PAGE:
There are many misconceptions and assumptions about disability in society. Some people believe that disabled people are unable to be parents and be in relationships let alone have a partner who is able bodied.
In this blog post I wanted to write about the misconceptions and assumptions disabled women can face. Disabled women may do things differently but this should not prevent us from embracing all aspects of womanhood if we want to.
Below are 5 misconceptions about disabled women that stand out to me, from my own experience and what I’ve heard and seen.
I often get surprising comments and looks when people see that I’m wearing makeup. I have gotten comments in the past which are along the lines of “ I didn’t know disabled women wear makeup”. Just because I’m disabled that doesn’t make me not want to dress up and experiment with looks. A lot of disabled women also love fashion. However for many women the clothing out in mainstream fashion houses are not accessible for us and we may need to shop else wear or make our own clothes. But this doesn’t mean we’re not into fashion in fact a lot of us love it but want the industry to be more diverse which I believe is starting to happen slowly. A big dream of mine is to model for high street clothing brands. Our differences need to be celebrated not hidden . Life would be boring if we were all the same! Disabled women should be able to feel sexy and on trend just like everyone else.
It is sometimes assumed that disabled women can’t have relationships. Dating is the chance to get to know another person, see what you have in common, maybe find love. Being disabled doesn’t stop a person from experiencing this. Sometimes disabled women who have partners others often assumed that their partner is also disabled or the women’s carer.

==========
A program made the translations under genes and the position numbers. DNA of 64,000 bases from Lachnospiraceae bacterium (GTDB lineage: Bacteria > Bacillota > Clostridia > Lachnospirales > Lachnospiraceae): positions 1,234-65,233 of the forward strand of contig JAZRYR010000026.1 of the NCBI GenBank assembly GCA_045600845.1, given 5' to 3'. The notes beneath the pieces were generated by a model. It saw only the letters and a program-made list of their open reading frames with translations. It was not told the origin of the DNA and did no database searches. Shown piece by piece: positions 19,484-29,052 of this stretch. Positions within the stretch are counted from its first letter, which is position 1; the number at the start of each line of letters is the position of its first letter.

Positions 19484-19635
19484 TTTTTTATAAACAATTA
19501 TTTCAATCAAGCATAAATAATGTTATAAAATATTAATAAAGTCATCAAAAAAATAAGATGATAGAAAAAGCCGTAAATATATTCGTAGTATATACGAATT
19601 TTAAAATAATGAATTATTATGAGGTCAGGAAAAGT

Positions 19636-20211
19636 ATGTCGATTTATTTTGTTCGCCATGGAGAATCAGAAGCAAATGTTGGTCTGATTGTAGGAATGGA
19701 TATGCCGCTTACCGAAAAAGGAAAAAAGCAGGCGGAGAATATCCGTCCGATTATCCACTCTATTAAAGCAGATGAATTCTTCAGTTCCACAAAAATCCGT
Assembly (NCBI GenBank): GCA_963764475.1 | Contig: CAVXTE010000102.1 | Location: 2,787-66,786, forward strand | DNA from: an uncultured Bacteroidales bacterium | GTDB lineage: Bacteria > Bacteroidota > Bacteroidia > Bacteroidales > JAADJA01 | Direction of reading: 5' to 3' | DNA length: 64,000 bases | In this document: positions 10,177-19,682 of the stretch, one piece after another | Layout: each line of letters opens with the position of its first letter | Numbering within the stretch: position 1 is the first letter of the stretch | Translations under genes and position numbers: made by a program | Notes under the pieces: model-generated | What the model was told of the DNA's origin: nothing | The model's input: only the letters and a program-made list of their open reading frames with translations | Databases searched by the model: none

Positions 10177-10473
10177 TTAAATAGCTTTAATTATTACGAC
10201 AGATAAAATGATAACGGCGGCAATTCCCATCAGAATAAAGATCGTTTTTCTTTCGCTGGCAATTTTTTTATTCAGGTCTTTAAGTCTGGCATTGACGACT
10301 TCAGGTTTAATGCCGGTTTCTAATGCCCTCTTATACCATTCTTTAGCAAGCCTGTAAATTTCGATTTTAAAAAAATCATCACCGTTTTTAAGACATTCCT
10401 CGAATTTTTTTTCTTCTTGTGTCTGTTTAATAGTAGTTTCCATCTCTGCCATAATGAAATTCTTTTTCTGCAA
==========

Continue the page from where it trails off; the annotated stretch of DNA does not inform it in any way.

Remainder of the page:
Disabled people are often seen as needing to dependent on others. Therefore not able to care or be in a motherly role. Their is no rule book on how a family should look. Families come in all different shapes and sizes which is filled with love.
Disabled women still need to be part of the conversation around the topic of women’s rights just as much as able bodied women. We still face the same challenges, stigmas and inequalities that mainstream women face. This is often harder to see as the disability is seen first. All women need to come together regardless of the label’s society gives us.
Their are certain disabilities that are perceived as ones women can’t have. This means these disabilities get undiagnosed, leaving some women unsupported. An example of a disability like this is Autism . Autism is more diagnosed in men than in women. Many women find it hard to get their autism recognised. The National Autistic Society says a possible reason for this is because women “ are often better at masking or camouflaging their difficulties”. However it did say that diagnosing the disability is getting better!
Down Syndrome is another disability which is more common in men than women, Source- disability scoop.